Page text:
Meat Pie | Albanian Byrek me Mish | Pite me Mish

Byrek me Mish
Pite me Mish | Meat Pie

Yum
Byrek me Mish

Share it on your social network:

Or you can just copy and share this url

Ingredients

Adjust Servings:
2 Homemade Discs Filo Pastry If you do not have homemade you will need 12-16 sheets of premade filo pastry
750g Mince Beef
1 Diced Onions
2 Finely Diced Potatoes
3 Tbsp Tomato Puree
1/2 Pint Beef Stock
1 Tsp Paprika
Salt
Pepper
Olive Oil
220ml Water

Nutritional information

347
Calories
2.3g
Sugar
4.8g
Sat Fat
13.7g
Fat
16.4g
Protein
33.5g
Carbs
1/12
Serving
Cuisine:

Ingredients

Directions

Share

Nothing fills you up more then one of Albania’s most tasty and comforting classic dishes. This flaky pastry pie is stuffed full of mince, onion and potatoes with a warming hint of paprika.

What’s makes it so appealing to my family is the ability to make it ahead of time, eat it hot or cold and serving it straight to the table makes a great as a centre piece to impress family and friends.

Albanian Meat Byrek is another popular and traditional byrek dish known as Albanian Byrek me Mish or Pite me Mish. The meat is simmered into a thick mixture which is cooked in between layers of filo pastry (I recommend that you make this with homemade filo pastry). The pastry is flakey and the filing soft. It can be eaten fresh and hot but will mostly be served when it is cooled and the water has soaked into the pastry. Great the next day for lunch.

Albanian Meat Byrek

 

Steps

1
Done

Prepare the filling

In a saucepan add the olive oil and fry the onions for 2 minutes before adding the mince and browning.

2
Done

Add the tomotoe puree, salt, pepper, paprika, potatoes and beef stock. Bring to the boil, leave to simmer for 10 minutes/ When the mixture has thickered and water boiled away turn off the heat and leave to cool for 10 minutes.

3
Done

For homemade filo pasty:

Place a filo pastry disc in a large baking tray and add filling on top.

4
Done

Add the second disc on top and seal the edges by tucking them down.

5
Done

Put a thin layer of oil over the top

6
Done

For premade filo pastry:

Layer sheets of filo pastry on top of each other brushing a layer of olive oil after each one before the next one is place down. Once 6/8 sheet are laid add the filling on top.

7
Done

Repeat the layering until a further 6/8 sheets are on top of the filling - olive oil brushed on each one.

8
Done

Put a thin layer of oil over the top.

9
Done

Cooking

Bake in the oven at 180 degrees for 1 hour or until golden brown.

10
Done

Preperation for Serving

Once removed from the oven, pour half a cup of water over the top and half a cup of water around the edges. Cover the meat byrek with two tea towels and leave to stand for 1 hour before serving. You can skip this step if you prefer a crisper pie.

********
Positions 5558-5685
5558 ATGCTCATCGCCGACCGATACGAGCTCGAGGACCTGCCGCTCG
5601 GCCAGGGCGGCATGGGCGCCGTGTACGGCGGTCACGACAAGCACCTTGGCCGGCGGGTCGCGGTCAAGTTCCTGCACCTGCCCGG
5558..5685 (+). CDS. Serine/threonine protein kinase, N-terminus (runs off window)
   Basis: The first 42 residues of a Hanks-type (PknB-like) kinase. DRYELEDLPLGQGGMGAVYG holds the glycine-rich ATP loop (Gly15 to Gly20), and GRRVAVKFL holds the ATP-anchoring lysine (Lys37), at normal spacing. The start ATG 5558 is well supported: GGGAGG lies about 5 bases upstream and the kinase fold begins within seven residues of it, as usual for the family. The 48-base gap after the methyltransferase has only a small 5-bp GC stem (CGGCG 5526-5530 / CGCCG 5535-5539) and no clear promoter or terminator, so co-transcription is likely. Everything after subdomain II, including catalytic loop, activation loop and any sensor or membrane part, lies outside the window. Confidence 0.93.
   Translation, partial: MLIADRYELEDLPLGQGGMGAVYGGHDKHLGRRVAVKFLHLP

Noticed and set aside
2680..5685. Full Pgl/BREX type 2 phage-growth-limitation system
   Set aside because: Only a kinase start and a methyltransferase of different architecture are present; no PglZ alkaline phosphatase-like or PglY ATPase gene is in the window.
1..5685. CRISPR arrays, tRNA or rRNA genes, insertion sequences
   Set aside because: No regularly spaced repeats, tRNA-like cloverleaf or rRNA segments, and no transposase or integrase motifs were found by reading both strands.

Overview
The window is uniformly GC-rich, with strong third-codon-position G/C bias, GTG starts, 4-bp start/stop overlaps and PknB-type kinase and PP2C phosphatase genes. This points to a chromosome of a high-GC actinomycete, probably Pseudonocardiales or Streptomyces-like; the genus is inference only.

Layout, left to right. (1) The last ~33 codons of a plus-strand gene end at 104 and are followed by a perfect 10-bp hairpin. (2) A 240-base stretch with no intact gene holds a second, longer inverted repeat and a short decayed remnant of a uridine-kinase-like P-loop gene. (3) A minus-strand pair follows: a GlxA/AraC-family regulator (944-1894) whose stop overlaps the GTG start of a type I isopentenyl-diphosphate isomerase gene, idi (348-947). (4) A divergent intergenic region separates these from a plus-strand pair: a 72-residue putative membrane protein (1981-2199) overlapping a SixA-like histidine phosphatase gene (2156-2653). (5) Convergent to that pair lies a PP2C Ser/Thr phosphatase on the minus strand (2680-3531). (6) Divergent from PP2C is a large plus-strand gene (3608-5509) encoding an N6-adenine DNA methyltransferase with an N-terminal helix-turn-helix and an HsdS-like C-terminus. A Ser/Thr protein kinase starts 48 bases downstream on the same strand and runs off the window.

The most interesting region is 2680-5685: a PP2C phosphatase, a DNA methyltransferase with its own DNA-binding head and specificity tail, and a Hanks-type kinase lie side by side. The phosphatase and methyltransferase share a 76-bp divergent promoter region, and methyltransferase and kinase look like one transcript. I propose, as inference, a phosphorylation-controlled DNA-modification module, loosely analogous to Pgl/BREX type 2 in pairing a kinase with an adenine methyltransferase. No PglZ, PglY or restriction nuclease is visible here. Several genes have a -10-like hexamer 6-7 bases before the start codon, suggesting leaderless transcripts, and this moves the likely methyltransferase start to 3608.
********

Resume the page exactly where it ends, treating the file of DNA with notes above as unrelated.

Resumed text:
Albanian Burani me Spinaq e Vezë
previous
Burani me Spinaq e Vezë
Albanian Leek Bake
next
Tavë me Presh
Albanian Burani me Spinaq e Vezë
previous
Burani me Spinaq e Vezë
Albanian Leek Bake
next
Tavë me Presh

12 Comments Hide Comments

Hi Dita,

Thank you for your comment. Byrek comes in many different shapes and slices, there is no right or wrong appearances of it. You could for example make square slices (more common) or swirls and horseshoes for example. We make one big circle for our meat Byrek as then we can slice it in triangles, sometimes we will have this with mash potato and meat gravy.

How do you normally have your Albanian Byrek?

Thank you for describing your byrek.

This photo is of the byrek with no water soak, this is why the top is flakey – its not had the traditional soak. (I find this much better for lunch boxes!). Had I added water the top would be as you described. We add water when we eat the byrek as it is which is mainly when we are in Albania. Everyone eats byrek in different ways, you don’t always have to be traditional and in England pies are traditionally eaten with gravy. Instead of buying pies or making English pies we make byrek (meat and / or potato ones only) and then have this in place of an English pie.

Byrek is made and eaten and different ways all over the Balkans and places in the Mediterranean, gravy and mash potato may sound strange to you when you think about traditional byrek, however it works well and is how we have ours.

Thanks for the time to come to me.

Hi Dita,

I am from London and my husband is from Shkoder, Albania. So it’s a mix of two cultures. He loves Byrek with feta cheese, salad and in the summer melon too. I love byrek on it’s one unless it’s meat – i prefer some gravy – it must be a British thing ha ha!

Add Your Comment

Newsletter Signup

Don't miss out on new recipes, blogs and cooking tips.

You have Successfully Subscribed!

Pin It on Pinterest

Share This